Castellani, D. (2002). Export behavior and productivity growth: Evidence from Italian manufacturing firms. Review of World Economics (Weltwirtschaftliches Archiv), 138, 605–628. CrossRef
Crinò , R., & Epifani, P. (2010). Productivity, quality, and export intensities. UFAE and IAE Working Papers 824.10, Unitat de Fonaments de l’Analisi Econamica (UAB) and Institut d’Analisi Econamica (CSIC).
De Loecker , J. (2010). A note on detecting learning by exporting. NBER Working Papers 16548, National Bureau of Economic Research (NBER), Inc.
Eaton, J., Eslava, M., Kugler, M., & Tybout, J. (2008). The margins of entry into export markets: Evidence from Colombia. In E. Helpman, D. Marin, & T. Verdier (Eds.), The organization of firms in a global economy. Cambridge, MA: Harvard University Press.
Fernandes , A. M., & Isgut, A. E. (2005). Learning-by-doing, learning-by-exporting, and productivity: Evidence from Colombia. Policy Research Working Paper Series 3544, The World Bank.
Fryges, H., & Wagner, J. (2008). Exports and productivity growth: First evidence from a continuous treatment approach. Review of World Economics (Weltwirtschaftliches Archiv), 144, 695–722.
Hirano, K., & Imbens, G. W. (2004). The propensity score with continuous treatments. In A. Gelman & X.-L. Meng (Eds.), Applied Bayesian modelling and causal inference from incomplete-data perspectives (pp. 73–84). West-Sussex: Wiley InterScience.
Kraay, A. (1999). Exportations et Performances Economiques: Etude d’un Panel d’Entreprises Chinoises (Exports and economic performance: Evidence from a panel of Chinese enterprises). Revue d’Economie du Developpement, 2, 183–207.
Levinsohn, J., & Petrin, A. (2003). Estimating production functions using inputs to control for unobservables. Review of Economic Studies, 70, 317–341. CrossRef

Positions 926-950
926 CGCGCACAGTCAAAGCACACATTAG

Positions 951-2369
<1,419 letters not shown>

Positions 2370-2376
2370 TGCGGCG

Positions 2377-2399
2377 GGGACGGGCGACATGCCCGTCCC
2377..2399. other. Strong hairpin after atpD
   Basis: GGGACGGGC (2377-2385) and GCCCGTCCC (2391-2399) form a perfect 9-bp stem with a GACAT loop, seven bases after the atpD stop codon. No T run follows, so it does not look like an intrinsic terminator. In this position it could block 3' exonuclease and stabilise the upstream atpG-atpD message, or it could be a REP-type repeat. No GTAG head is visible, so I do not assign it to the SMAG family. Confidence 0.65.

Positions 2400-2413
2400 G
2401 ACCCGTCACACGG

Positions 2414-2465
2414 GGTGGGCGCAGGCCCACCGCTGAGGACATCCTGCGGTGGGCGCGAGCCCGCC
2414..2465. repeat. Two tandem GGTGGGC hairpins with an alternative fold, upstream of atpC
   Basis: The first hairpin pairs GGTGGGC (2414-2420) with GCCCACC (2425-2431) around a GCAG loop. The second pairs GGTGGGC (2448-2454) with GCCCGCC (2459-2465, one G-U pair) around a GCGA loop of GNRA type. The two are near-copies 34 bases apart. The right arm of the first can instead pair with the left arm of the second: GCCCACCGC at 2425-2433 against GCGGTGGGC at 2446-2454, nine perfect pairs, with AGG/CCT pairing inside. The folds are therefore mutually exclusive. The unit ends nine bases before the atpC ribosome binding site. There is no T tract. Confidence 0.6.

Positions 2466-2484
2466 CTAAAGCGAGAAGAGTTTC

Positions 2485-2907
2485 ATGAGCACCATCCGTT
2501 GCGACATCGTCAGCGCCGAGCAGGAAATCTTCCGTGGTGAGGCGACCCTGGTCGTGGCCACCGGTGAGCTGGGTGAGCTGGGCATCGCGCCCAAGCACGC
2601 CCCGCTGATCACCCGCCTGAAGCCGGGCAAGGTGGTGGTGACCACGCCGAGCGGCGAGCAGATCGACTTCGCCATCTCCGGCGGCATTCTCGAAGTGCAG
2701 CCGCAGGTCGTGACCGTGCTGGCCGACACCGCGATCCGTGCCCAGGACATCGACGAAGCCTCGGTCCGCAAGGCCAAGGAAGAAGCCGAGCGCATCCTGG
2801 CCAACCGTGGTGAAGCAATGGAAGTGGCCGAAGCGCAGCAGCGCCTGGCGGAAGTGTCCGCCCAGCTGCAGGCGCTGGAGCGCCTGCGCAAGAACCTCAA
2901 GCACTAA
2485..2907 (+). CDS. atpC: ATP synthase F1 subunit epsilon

Lopez, R. A. (2005). Trade and growth: Reconciling the macroeconomic and microeconomic evidence. Journal of Economic Surveys, 19, 623–648. CrossRef
Malchin, A., & Voshage, R. (2009). Official firm data for Germany. Journal of Applied Social Science Studies, 3, 501–513.
Olley, G. S., & Pakes, A. (1996). The dynamics of productivity in the telecommunications equipment industry. Econometrica, 64, 1263–1297. CrossRef
Rodriguez, F., & Rodrik, D. (2001). Trade policy and economic growth: A sceptic’s guide to the cross-national evidence. In B. S. Bernanke & K. Rogoff (Eds.), NBER macroeconomics annual 2000 (Vol. 15, pp. 261–338). Cambridge, MA: MIT Press.
The International Study Group on Exports and Productivity. (2007). Exports and productivity: Comparable evidence for 14 countries. Discussion Papers 07/41, University of Nottingham, GEP.
Wagner, J. (2007). Exports and productivity: A survey of the evidence from firmlevel data. The World Economy, 30, 60–82. CrossRef
Wagner , J. (2009). The research potential of new types of enterprise data based on surveys from official statistics in Germany. IZA Discussion Papers 4364, Institute for the Study of Labor (IZA).
- Export-Intensity and Productivity Growth: Evidence from German Firm-Level Data
Dr. Patricia Hofmann
- Springer Berlin Heidelberg
- Chapter 7
Neuer Inhalt/© Stellmach, Neuer Inhalt/© BBL, Neuer Inhalt/© Maturus, Pluta Logo/© Pluta, Neuer Inhalt/© hww, Voraussetzungen für wirtschaftliche additive Fertigung/© Marco2811 | Fotolia